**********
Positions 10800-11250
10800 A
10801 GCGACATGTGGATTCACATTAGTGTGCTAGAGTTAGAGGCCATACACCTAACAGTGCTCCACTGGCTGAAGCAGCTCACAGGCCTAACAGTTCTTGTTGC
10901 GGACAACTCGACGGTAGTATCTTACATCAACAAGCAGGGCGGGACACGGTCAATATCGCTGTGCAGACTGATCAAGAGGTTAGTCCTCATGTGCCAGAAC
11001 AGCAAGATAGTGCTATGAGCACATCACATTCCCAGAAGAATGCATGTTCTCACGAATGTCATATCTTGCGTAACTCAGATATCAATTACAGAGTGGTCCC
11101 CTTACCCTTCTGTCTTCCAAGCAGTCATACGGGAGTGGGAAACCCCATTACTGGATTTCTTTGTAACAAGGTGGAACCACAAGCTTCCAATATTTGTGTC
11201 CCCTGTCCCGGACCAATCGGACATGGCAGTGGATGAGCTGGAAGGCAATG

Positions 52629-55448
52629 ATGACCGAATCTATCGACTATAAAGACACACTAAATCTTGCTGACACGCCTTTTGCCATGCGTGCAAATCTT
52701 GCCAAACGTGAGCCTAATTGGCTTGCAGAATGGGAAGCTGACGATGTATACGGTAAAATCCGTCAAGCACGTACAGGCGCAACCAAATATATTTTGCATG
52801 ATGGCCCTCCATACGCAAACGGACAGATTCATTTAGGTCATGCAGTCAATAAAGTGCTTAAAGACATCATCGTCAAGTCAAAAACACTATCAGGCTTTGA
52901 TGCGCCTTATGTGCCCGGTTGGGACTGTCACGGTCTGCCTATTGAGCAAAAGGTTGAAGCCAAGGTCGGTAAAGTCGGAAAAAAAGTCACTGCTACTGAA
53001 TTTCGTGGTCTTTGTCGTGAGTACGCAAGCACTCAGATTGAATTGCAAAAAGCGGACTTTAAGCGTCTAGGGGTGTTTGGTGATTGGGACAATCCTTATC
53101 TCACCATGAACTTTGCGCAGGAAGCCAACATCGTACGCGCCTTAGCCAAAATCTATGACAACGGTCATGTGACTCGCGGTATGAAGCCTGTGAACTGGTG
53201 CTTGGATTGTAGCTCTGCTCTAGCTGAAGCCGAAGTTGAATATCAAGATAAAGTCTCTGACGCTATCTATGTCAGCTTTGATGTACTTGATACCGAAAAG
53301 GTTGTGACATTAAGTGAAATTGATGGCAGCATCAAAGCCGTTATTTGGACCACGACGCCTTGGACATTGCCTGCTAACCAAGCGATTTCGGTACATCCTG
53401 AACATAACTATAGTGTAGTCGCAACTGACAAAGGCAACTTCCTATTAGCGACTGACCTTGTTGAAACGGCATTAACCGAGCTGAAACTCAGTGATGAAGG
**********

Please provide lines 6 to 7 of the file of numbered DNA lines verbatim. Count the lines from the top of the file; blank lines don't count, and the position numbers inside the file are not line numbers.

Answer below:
11101 CTTACCCTTCTGTCTTCCAAGCAGTCATACGGGAGTGGGAAACCCCATTACTGGATTTCTTTGTAACAAGGTGGAACCACAAGCTTCCAATATTTGTGTC
11201 CCCTGTCCCGGACCAATCGGACATGGCAGTGGATGAGCTGGAAGGCAATG